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Mobike upgrades in Shenzhen

After clocking up 280 million hours of ridership in the city of Shenzhen, Mobike has decided to relaunch its local fleet with 80,000 new yellow-colored bicycles.

The bicycle-sharing company that seems to have emerged triumphant from the industry’s recent consolidation wars began replacement work on October 16. It is the third time Mobike, which is was acquired by the tech conglomerate Meituan, has done a full replacement since it entered Shenzhen three years ago. Cai Junlian, area manager of Meituan Bike, said the company will ship all of its old bikes out of Shenzhen.

This is Mobike’s fifth upgrade, and its new models are a big improvement in terms of comfort, durability, and safety (better braking). Moreover, now riders can use the Meituan app, which means they do not have to pay a deposit. Users switching over from the original Mobike account will keep their balance and other information.

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Foshan plans for end of ‘demographic dividend’

Foshan has just updated its population plan. Setting goals that stretch until 2030, Foshan has no ambitions to become a “mega city” of more than 10 million people, like Dongguan does. Yet it will continue to grow in a measured pace and cross the 8.1 million mark in the next three years. 

This equates to a healthy growth of 6% from the last time a census was conducted in 2017, or more than 450,000 people. That is an acceleration, as it took the city seven years to grow by roughly the same number, in 2010-2017.

Why isn’t Foshan as ambitious as Dongguan? It is a question that the population development blueprint does not answer. An educated guess is because Foshan does not have as much available land as Dongguan. Moreover, Foshan is doing everything it can to integrate more closely with Guangzhou. “Guangfo” is a description used for many joint projects, such as the Intercity Railway line connecting its six main townships to the Guangzhou South station. 

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Shenzhen opens new ‘rent control’ housing

Shenzhen’s Housing and Construction Bureau opened applications online this week for 248 sets of renovated apartments in Tanglang City Plaza. These are not just any kind of apartments, however: their rents are set at a monthly baseline averaging RMB110 per sqm (slightly adjustable for bigger units and higher floors), which is significantly below the market average of RMB139.6 per sqm in the surrounding Nanshan district, home to many of the city’s tech companies.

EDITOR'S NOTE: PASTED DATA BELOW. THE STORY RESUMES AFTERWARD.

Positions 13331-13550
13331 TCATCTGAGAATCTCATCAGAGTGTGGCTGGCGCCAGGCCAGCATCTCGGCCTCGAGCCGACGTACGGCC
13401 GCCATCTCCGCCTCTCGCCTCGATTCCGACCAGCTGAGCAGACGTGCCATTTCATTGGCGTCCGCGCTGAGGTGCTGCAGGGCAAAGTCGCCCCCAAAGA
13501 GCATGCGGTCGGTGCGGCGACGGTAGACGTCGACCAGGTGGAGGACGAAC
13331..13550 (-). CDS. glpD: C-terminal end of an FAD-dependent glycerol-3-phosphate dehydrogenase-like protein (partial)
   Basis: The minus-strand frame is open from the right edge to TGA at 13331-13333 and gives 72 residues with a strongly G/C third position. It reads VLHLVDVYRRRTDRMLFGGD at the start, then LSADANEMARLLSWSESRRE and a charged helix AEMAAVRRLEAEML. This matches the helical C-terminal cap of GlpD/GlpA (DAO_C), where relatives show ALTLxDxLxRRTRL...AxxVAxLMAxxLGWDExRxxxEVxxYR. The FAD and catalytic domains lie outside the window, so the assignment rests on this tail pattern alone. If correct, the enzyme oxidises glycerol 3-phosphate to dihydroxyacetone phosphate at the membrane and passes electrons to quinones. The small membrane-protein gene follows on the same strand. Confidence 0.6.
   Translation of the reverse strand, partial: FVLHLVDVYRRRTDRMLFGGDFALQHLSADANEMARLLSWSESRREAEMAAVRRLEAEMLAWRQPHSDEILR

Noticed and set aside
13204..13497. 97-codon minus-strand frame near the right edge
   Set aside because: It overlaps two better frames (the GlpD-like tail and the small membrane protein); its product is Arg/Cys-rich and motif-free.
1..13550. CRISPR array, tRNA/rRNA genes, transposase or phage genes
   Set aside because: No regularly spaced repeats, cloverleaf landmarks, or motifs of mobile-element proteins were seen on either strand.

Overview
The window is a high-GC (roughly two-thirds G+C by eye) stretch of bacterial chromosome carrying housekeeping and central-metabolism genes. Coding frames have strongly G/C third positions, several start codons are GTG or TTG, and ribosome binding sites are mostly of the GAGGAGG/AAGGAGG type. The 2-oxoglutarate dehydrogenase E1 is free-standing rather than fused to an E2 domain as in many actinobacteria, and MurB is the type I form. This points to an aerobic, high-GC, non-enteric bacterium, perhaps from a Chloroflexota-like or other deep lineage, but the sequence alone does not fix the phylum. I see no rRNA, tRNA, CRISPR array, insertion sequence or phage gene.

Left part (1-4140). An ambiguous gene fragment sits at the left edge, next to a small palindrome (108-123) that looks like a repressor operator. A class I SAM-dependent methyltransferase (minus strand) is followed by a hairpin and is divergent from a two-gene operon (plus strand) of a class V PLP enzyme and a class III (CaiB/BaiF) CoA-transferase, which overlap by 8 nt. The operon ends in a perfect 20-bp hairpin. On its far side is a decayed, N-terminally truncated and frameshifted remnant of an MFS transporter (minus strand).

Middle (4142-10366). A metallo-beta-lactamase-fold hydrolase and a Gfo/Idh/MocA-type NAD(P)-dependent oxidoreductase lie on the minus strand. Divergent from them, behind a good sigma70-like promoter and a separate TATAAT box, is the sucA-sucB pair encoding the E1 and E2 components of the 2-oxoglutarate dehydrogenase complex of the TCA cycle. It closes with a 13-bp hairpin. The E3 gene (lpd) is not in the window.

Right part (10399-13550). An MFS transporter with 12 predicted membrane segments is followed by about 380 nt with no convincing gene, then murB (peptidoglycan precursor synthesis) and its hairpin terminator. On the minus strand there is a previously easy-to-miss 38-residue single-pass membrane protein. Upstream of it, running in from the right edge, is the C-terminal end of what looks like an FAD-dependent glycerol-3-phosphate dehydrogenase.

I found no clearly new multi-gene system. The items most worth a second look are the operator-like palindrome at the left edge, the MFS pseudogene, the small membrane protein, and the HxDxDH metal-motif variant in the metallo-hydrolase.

Moreover, here’s the kicker: rents in these units will be controlled. Annual fluctuations will not exceed 5%, up or down. Successful applicants can take leases of 1-3 years, which can be renewed, but for a maximum total of five years.

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In HK, ‘the brink’ has been passed

Reaction to Carrie Lam’s Policy Address has been largely predictable. In general, it has been called “too little” by a wide cross-section of the political spectrum, even supposedly staunch pro-establishment figures. 

Most of this criticism is fair. Aside from the rabid yelps of legislators who think Lam only needs to step down and all will be well, and the mindless provocations of journalists, thoughtful commentators have put up plenty of logical objections. It isn’t only protesters who are angry, disappointed that Lam didn’t hand over a roadmap for the resumption of the political reform process. Plenty of others are miffed by her proposed solutions to economic challenges, too.

The Hong Kong Chief Executive’s speech was, indeed, underwhelming. Yet too much of the criticism has been focused on the details. That is not the speech’s biggest shortcoming.

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Brazil seeks Macau’s ‘advice’ on resorts

Is Brazil about to open up to casinos? The idea was raised in a more than casual way at a forum being held in Macau this week.

As reported by Macau Daily Times, Marcelo Álvaro Antônio, Brazil’s Minister of Tourism, asked for feedback at the Global Tourism Economy Forum on his country’s plans to invite investors to open resorts and theme parks. In response, MGM China’s chairperson, Pansy Ho, said that from a gaming operator’s perspective, Brazil has all the basic requirements to open an integrated resort industry.

Ho, who is one of the chief organizers of the conference, made the comments during a press conference on Tuesday. According to Ho, Brazil should be able to develop similar types of integrated resorts to those built in Macau.

“I’m quite sure there will be some of the existing gaming operators that would be clearly interested [in investing],” she said.